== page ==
Astronomical Images : Globe with diptych dial

Johannes Sacrobosco

Astronomical Images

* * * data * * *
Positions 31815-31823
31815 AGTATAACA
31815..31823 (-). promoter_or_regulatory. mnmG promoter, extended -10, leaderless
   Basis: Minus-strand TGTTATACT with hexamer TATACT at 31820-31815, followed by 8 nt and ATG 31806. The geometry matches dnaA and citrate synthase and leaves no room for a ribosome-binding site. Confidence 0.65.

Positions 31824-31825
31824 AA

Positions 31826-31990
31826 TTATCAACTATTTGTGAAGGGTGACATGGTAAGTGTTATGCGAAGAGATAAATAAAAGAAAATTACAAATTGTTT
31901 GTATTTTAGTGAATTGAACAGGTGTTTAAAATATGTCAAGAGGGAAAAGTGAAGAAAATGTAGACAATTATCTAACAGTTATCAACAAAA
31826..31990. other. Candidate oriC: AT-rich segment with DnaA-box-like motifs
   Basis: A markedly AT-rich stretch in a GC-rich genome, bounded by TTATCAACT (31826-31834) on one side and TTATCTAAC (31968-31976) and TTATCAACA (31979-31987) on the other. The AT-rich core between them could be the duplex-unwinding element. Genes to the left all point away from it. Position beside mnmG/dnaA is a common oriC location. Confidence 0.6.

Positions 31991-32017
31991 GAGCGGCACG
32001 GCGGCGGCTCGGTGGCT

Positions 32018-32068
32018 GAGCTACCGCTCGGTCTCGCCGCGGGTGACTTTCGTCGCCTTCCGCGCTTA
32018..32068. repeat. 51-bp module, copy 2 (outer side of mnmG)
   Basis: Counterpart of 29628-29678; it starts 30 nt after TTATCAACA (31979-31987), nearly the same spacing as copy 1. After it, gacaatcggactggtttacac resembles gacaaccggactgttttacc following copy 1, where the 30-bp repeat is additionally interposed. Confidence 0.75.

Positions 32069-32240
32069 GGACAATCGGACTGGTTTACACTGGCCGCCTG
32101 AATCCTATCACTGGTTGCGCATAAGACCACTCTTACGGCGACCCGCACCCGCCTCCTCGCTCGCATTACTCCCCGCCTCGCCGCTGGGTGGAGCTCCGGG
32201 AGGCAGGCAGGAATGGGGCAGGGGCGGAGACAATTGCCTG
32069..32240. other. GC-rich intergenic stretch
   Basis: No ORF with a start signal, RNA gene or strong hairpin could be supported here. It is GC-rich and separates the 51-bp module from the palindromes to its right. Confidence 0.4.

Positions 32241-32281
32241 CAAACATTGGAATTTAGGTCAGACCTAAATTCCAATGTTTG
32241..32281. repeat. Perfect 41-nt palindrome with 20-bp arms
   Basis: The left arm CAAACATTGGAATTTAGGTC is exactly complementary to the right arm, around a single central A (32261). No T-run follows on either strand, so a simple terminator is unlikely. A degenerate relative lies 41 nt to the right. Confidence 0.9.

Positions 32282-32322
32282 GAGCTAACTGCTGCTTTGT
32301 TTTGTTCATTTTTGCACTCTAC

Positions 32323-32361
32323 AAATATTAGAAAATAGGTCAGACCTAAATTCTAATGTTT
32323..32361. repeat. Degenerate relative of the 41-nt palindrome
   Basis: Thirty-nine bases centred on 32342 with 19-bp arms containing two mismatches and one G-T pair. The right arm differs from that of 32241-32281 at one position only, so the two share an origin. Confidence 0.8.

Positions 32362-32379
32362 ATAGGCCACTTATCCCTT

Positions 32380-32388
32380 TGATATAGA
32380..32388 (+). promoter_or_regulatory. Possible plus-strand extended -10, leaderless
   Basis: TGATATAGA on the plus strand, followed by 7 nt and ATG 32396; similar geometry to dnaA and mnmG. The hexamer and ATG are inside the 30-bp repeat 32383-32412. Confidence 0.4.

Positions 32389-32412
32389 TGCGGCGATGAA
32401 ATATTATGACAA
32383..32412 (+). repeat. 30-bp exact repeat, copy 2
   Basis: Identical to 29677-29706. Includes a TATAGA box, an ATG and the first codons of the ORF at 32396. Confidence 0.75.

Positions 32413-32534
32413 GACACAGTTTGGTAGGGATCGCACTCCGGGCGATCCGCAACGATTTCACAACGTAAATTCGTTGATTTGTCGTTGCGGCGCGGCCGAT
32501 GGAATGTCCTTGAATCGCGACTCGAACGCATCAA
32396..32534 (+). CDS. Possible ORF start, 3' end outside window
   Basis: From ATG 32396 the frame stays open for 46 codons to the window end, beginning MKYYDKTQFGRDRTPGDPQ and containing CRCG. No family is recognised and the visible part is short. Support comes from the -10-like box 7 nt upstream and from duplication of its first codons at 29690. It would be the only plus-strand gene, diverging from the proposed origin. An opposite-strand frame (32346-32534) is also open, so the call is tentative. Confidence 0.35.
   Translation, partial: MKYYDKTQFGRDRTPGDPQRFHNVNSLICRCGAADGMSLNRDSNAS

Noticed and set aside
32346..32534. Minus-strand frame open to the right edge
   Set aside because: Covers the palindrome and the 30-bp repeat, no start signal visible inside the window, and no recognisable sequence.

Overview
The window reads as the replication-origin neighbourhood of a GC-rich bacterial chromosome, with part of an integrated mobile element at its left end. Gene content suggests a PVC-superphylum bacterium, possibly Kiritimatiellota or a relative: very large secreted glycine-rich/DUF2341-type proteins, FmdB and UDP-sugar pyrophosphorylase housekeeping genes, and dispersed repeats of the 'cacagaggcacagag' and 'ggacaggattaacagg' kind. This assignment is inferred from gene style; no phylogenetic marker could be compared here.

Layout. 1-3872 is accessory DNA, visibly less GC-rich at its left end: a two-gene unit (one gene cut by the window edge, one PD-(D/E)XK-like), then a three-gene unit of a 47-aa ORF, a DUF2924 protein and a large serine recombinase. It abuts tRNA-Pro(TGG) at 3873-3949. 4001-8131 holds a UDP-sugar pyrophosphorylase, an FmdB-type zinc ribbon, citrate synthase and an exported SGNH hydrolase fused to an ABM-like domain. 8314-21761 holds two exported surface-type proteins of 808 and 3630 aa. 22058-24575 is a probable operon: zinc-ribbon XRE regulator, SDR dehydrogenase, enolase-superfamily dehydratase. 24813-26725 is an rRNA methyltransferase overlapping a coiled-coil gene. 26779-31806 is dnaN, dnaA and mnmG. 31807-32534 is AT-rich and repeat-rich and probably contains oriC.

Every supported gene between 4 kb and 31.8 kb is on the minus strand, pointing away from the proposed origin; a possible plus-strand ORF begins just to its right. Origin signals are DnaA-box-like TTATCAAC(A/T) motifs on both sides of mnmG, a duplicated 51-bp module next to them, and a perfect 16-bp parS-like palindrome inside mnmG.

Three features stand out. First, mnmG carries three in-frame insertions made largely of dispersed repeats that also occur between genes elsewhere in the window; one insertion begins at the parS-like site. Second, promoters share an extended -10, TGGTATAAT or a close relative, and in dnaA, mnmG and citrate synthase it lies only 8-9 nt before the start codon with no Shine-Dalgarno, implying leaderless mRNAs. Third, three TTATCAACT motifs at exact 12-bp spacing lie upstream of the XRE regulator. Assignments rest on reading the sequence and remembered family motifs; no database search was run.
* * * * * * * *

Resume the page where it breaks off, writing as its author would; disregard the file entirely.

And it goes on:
<p style='text-align: justify;'>Very little is known about Johannes Sacrobosco except that he was probably British, taught astronomy at Paris University, and died there in the second quarter of the thirteenth century. <i>Sphaera mundi</i>, his major work, was an extraordinarily popular astronomical textbook for several generations. Manuscripts of it circulated through all the main European centres of learning. It was first published in 1472 in Ferrara, and went through dozens of editions up to the mid-seventeenth century. This is from one of the first Italian translations of Sacrobosco's <i>Sphaera</i>, to which Fra Mauro Fiorentino added a short treatise on cosmography, navigation, altimetry and stereometry. Fra Mauro Mattei from Florence or Fiorentino (c. 1493-1556) was a Servite active at the Annunziata Church in Florence. His interests covered several mathematical disciplines, including music (on which a treatise by him survives at the Laurenziana Library). At the beginning of his edition, Fra Mauro included a dedicatory letter to Giovan'Orthega de Carion, from the Annunziata Church, 1537. This Italian translation of Sacrobosco's classic work on the Sphere would have provided a useful resource for those who wanted to improve their knowledge of cosmography but lacked the Latin skills to read the original text, or preferred to read the vernacular version. This figure shows a globe, which the caption describes as 'a cosmographical and terrestrial ball'. The instrument indeed seems to be a terrestrial globe, in that it bears labels for Europe, Asia and Africa. The fact that it is referred to as 'cosmographical' as well as 'terrestrial' may link into the broader agenda of Sacrobosco's work in which the heavens, Earth and circles around them were to be understood together within the field of cosmology. Certain key features of the use of the globe as an instrument are evident in this depiction. A small diptych dial can be seen in the left-hand foreground, the compass of which would have been used to find the meridian line along which the globe had to be aligned. Furthermore, the meridian ring is labelled as the 'Meridiano mobile', or moveable meridian, hinting at the fact that it could be rotated in the horizon ring in order to set the globe for the appropriate latitude.</p>

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